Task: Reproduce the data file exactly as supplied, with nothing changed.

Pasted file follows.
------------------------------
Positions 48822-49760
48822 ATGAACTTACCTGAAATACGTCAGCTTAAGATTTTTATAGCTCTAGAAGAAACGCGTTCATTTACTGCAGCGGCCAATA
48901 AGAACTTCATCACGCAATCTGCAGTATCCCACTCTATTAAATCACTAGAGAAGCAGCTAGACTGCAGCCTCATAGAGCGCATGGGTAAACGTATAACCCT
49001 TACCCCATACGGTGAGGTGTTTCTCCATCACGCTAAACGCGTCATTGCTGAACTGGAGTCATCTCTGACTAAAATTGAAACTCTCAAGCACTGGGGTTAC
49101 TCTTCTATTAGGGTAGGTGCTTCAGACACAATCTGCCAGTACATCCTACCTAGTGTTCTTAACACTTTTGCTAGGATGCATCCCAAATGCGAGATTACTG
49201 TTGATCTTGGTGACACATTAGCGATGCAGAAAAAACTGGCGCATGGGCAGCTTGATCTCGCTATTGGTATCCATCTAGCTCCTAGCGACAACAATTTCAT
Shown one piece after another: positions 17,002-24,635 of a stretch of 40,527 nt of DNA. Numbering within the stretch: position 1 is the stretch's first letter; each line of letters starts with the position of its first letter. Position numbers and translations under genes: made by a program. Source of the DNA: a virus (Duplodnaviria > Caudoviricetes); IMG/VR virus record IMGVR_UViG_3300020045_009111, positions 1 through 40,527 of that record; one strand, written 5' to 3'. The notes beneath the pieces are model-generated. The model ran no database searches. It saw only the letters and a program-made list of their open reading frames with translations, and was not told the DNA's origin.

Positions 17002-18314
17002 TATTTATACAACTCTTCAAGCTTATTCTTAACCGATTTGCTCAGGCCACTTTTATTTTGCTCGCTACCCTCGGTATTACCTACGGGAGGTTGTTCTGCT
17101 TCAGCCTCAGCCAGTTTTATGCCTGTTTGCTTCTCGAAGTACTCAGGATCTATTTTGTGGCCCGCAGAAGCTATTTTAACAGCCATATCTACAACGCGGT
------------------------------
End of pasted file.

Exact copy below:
Positions 48822-49760
48822 ATGAACTTACCTGAAATACGTCAGCTTAAGATTTTTATAGCTCTAGAAGAAACGCGTTCATTTACTGCAGCGGCCAATA
48901 AGAACTTCATCACGCAATCTGCAGTATCCCACTCTATTAAATCACTAGAGAAGCAGCTAGACTGCAGCCTCATAGAGCGCATGGGTAAACGTATAACCCT
49001 TACCCCATACGGTGAGGTGTTTCTCCATCACGCTAAACGCGTCATTGCTGAACTGGAGTCATCTCTGACTAAAATTGAAACTCTCAAGCACTGGGGTTAC
49101 TCTTCTATTAGGGTAGGTGCTTCAGACACAATCTGCCAGTACATCCTACCTAGTGTTCTTAACACTTTTGCTAGGATGCATCCCAAATGCGAGATTACTG
49201 TTGATCTTGGTGACACATTAGCGATGCAGAAAAAACTGGCGCATGGGCAGCTTGATCTCGCTATTGGTATCCATCTAGCTCCTAGCGACAACAATTTCAT
Shown one piece after another: positions 17,002-24,635 of a stretch of 40,527 nt of DNA. Numbering within the stretch: position 1 is the stretch's first letter; each line of letters starts with the position of its first letter. Position numbers and translations under genes: made by a program. Source of the DNA: a virus (Duplodnaviria > Caudoviricetes); IMG/VR virus record IMGVR_UViG_3300020045_009111, positions 1 through 40,527 of that record; one strand, written 5' to 3'. The notes beneath the pieces are model-generated. The model ran no database searches. It saw only the letters and a program-made list of their open reading frames with translations, and was not told the DNA's origin.

Positions 17002-18314
17002 TATTTATACAACTCTTCAAGCTTATTCTTAACCGATTTGCTCAGGCCACTTTTATTTTGCTCGCTACCCTCGGTATTACCTACGGGAGGTTGTTCTGCT
17101 TCAGCCTCAGCCAGTTTTATGCCTGTTTGCTTCTCGAAGTACTCAGGATCTATTTTGTGGCCCGCAGAAGCTATTTTAACAGCCATATCTACAACGCGGT